This chapter draws out ways to uncover better practices in the areas of .NET and general software development that provide an opportunity to discover or learn and apply better practices.
This chapter presents practical advice on how to get team members to collaborate with each other and work toward a common purpose.
This chapter describes specific practices to help with quantifying the value of adopting better development practices.
This chapter provides you with practices to help you focus on strategy and the strategic implications of current practices.
Chapters 6 through 9 are focused on a developer’s individual practices. These chapters discuss guidelines and conventions to follow, effective approaches, and tips and tricks that are worth knowing. The overarching theme is that each developer helps the whole team succeed by being a more effective developer.
This chapter helps sort out the generalized statements, principles, practices, and procedures that best serve as .NET rules and regulations that support effective and innovative development.
This chapter is an informal review of the C# language’s power both to harness its own strengths and to recognize that effective development is a key part of following .NET practices.
This chapter describes many specific practices to improve test code, consistent with the principles behind effective development and automated testing.
This chapter discusses using build automation to remove error-prone steps, to establish repeatability and consistency, and to improve the build and deployment processes.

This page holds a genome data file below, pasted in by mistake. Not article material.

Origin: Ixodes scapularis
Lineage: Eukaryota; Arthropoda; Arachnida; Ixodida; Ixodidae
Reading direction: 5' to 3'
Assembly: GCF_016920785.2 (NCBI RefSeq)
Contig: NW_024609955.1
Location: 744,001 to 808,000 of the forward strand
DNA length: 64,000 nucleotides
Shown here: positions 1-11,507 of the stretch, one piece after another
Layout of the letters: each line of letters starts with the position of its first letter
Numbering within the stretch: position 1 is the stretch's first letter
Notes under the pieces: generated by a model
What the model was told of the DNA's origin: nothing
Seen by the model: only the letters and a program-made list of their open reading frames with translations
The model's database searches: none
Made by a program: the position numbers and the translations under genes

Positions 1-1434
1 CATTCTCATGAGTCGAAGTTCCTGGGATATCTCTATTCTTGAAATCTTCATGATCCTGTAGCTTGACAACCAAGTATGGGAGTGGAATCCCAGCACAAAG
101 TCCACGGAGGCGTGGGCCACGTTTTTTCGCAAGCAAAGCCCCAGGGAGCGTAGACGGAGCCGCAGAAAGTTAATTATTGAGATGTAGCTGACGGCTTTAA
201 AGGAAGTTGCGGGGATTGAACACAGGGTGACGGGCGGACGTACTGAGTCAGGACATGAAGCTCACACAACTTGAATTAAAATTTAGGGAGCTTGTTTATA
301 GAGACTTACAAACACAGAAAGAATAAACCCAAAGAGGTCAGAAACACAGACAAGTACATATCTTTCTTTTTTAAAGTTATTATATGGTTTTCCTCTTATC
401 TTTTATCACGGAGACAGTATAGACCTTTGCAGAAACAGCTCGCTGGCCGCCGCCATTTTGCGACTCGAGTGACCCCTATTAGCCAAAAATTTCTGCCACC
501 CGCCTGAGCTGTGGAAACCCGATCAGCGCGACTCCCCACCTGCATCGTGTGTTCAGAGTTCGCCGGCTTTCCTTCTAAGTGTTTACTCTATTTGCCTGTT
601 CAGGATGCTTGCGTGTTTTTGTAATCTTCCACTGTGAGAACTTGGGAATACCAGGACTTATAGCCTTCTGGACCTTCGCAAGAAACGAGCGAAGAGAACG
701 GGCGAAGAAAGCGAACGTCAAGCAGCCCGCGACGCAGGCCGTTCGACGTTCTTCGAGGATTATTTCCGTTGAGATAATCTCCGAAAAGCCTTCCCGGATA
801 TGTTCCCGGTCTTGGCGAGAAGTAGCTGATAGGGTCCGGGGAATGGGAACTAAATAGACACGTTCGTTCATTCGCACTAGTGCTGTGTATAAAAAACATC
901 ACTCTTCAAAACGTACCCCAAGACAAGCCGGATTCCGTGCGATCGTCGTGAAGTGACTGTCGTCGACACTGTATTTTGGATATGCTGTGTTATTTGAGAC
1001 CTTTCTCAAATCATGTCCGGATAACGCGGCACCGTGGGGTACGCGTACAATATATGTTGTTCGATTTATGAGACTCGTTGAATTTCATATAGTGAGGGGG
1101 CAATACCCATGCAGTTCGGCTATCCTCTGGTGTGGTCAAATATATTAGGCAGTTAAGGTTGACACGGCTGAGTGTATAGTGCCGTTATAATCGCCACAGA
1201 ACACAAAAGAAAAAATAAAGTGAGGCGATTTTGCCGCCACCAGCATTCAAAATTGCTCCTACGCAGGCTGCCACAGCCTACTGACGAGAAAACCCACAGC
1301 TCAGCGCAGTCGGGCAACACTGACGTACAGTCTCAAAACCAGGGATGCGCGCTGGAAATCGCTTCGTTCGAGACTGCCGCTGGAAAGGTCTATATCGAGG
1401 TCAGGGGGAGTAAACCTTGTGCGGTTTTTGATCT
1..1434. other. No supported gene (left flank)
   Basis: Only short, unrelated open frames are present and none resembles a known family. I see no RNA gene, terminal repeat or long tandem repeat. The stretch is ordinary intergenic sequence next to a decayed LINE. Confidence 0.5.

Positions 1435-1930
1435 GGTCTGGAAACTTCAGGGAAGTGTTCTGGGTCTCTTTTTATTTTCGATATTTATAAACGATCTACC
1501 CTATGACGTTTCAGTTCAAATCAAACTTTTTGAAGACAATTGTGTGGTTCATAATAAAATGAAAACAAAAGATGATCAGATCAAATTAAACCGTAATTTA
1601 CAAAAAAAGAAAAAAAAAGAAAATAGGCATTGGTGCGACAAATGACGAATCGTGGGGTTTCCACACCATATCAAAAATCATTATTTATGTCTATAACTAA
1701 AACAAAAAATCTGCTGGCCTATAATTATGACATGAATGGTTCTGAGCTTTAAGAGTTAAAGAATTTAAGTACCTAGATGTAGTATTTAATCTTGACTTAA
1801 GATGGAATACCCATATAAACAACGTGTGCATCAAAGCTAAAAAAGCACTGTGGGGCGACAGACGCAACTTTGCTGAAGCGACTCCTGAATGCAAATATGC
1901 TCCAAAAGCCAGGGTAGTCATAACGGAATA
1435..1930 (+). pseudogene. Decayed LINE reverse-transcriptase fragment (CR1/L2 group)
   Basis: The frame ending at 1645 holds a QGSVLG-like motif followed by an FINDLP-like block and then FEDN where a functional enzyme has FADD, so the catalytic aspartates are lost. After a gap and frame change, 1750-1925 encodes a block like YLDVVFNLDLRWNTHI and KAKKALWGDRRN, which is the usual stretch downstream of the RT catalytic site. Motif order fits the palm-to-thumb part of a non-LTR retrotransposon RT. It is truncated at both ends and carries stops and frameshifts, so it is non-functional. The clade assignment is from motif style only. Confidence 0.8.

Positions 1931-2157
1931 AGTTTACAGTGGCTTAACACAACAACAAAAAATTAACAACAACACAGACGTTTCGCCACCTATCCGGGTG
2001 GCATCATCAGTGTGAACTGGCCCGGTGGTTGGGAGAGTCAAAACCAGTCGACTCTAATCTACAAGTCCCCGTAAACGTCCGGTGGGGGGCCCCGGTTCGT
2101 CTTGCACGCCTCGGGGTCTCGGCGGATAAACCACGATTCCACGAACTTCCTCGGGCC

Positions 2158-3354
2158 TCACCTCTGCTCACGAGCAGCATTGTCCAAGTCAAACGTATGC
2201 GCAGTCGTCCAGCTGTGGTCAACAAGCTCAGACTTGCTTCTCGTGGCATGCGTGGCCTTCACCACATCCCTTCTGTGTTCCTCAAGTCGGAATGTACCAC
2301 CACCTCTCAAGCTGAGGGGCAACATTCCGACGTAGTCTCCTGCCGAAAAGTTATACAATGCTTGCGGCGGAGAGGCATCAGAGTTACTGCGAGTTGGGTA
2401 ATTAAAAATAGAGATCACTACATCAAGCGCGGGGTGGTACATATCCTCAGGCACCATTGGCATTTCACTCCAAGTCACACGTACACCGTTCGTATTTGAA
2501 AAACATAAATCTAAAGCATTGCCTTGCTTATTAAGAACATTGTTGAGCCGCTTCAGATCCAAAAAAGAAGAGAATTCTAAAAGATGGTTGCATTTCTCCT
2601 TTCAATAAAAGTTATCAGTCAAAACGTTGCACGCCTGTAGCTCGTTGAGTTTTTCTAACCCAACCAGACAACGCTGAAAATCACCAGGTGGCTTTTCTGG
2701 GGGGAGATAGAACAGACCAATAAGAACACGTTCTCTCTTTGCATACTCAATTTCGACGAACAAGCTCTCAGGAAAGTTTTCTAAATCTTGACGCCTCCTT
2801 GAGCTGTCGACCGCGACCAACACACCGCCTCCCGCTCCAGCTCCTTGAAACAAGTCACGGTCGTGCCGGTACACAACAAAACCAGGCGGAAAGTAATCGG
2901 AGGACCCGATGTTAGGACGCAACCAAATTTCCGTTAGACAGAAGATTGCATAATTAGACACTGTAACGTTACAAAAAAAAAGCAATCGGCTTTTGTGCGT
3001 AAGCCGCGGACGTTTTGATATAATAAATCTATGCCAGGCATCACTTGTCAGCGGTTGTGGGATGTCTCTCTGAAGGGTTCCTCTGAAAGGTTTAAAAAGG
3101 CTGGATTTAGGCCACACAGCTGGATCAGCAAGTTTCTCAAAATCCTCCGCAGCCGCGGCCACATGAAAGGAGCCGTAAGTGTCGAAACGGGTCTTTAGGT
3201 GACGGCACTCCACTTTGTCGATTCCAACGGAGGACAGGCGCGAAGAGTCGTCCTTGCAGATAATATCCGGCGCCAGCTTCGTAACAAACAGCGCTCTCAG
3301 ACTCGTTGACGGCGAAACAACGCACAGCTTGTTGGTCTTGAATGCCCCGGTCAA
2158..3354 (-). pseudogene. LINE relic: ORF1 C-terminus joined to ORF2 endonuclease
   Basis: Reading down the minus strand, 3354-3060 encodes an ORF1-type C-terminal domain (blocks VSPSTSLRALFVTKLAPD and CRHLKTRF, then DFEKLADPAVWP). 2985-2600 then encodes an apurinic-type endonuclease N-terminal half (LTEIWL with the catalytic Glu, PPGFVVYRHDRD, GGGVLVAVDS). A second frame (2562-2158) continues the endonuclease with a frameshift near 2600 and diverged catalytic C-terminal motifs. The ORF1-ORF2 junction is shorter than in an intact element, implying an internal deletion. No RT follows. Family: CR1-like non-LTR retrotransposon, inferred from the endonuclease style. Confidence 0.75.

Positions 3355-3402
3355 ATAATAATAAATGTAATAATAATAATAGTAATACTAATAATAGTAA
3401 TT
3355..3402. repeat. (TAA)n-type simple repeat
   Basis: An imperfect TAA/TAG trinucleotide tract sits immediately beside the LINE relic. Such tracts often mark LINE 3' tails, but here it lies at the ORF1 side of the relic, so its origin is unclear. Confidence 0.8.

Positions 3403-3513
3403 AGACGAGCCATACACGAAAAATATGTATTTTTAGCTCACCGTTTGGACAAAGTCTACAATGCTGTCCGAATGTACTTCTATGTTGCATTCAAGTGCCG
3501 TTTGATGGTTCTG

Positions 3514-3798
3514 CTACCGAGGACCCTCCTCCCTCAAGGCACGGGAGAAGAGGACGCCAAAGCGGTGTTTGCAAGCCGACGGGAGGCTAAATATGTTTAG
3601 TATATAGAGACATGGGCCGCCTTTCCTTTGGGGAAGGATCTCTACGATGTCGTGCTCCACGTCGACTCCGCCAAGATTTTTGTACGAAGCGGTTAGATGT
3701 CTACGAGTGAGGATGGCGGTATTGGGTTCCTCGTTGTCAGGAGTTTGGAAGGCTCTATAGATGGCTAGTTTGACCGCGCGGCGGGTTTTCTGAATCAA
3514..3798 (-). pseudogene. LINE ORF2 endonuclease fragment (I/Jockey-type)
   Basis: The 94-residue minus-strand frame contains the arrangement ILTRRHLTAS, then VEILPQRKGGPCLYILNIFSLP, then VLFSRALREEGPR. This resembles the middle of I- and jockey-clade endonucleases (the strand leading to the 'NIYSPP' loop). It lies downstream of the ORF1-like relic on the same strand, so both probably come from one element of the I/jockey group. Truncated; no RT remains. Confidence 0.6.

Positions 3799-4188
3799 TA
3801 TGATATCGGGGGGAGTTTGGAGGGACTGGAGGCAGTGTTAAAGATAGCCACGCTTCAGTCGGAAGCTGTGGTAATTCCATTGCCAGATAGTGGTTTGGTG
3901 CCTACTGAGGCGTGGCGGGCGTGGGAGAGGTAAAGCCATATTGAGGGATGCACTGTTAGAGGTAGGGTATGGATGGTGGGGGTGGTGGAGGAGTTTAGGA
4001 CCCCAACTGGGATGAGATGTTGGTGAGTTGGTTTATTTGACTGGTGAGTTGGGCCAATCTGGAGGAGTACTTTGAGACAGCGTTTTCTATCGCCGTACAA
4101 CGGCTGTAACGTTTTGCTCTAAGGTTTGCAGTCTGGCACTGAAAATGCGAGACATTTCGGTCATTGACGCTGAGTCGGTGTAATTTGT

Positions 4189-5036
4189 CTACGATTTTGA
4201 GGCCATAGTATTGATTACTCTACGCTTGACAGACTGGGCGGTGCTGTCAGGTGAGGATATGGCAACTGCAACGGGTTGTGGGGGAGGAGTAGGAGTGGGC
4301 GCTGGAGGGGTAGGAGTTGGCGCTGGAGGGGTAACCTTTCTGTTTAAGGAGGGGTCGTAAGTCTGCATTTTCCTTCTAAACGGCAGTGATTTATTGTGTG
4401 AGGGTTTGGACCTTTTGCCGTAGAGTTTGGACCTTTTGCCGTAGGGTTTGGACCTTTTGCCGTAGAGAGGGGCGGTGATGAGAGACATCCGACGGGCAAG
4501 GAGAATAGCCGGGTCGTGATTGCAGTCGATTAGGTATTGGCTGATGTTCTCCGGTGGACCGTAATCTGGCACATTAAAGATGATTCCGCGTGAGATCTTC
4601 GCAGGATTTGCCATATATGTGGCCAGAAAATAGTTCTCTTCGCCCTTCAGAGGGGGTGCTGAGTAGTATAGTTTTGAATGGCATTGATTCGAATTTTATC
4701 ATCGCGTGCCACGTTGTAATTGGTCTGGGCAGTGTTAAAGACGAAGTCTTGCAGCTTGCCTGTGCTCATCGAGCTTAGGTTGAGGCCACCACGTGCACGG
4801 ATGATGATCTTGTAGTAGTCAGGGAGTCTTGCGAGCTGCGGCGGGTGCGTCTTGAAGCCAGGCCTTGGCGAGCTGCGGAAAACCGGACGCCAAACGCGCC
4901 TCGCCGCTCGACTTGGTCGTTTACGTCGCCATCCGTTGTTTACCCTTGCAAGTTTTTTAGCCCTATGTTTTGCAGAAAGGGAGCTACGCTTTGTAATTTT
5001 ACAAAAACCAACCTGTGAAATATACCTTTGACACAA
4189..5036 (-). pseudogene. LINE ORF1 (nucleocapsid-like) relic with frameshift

Chapters 10 through 12 are focused on supporting tools, products, and technologies. These chapters describe the purpose of various tool sets and present some recommendations on applications and products worth evaluating.
This chapter presents the continuous integration lifecycle with a description of the steps involved within each of the processes. Through effective continuous integration practices, the project can save time, improve team effectiveness, and provide early detection of problems.
This chapter provides an overview of many static and dynamic tools, technologies, and approaches with an emphasis on improvements that provide continuous, automated monitoring.
Chapter 12 is a comprehensive list of testing frameworks and tools with a blend of commercial and open-source alternatives.
The final chapter is about the aversions and biases that keep many individuals, teams, and organizations from adopting better practices. You may face someone’s reluctance to accept or acknowledge a new or different practice as potentially better. You may struggle against another’s tendency to hold a particular view of a new or different practice that undercuts and weakens its potential. Many people resist change even if it is for the better. This chapter helps you understand how aversions and biases impact change so that you can identify them, cope with them, and hopefully manage them.
I am a Microsoft .NET software developer. That explains why the book is about .NET best practices. That’s in my wheelhouse.
The more relevant question is, why a book about best practices?